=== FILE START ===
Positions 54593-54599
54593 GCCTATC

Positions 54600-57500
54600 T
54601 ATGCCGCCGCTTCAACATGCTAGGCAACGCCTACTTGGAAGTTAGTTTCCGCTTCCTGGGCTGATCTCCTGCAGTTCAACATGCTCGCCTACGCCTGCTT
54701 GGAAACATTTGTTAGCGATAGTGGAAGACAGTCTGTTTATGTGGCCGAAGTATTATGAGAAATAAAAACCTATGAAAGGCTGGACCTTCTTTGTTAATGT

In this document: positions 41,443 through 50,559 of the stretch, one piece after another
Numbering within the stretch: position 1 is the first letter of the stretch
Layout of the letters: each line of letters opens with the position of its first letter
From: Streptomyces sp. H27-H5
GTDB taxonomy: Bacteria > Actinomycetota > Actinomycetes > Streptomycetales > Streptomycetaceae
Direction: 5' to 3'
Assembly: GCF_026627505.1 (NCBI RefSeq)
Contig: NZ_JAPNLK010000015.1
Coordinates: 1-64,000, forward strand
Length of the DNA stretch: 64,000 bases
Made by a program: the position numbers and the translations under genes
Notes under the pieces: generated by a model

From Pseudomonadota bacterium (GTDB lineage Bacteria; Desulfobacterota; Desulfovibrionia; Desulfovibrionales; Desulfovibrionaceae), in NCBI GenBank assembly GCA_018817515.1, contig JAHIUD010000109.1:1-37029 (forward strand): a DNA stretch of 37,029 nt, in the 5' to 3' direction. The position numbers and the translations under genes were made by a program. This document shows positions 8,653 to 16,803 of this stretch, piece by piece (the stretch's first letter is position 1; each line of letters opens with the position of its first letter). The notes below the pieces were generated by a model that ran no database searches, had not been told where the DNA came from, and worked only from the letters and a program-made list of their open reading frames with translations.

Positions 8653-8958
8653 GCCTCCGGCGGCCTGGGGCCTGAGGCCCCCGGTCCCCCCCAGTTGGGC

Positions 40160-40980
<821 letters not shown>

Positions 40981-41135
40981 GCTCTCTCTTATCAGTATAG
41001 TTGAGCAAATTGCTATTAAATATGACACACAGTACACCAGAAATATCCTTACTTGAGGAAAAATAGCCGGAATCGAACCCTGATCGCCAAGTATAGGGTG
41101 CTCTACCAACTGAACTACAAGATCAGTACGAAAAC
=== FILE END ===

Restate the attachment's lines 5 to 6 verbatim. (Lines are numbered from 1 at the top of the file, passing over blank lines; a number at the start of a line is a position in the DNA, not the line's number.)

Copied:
54601 ATGCCGCCGCTTCAACATGCTAGGCAACGCCTACTTGGAAGTTAGTTTCCGCTTCCTGGGCTGATCTCCTGCAGTTCAACATGCTCGCCTACGCCTGCTT
54701 GGAAACATTTGTTAGCGATAGTGGAAGACAGTCTGTTTATGTGGCCGAAGTATTATGAGAAATAAAAACCTATGAAAGGCTGGACCTTCTTTGTTAATGT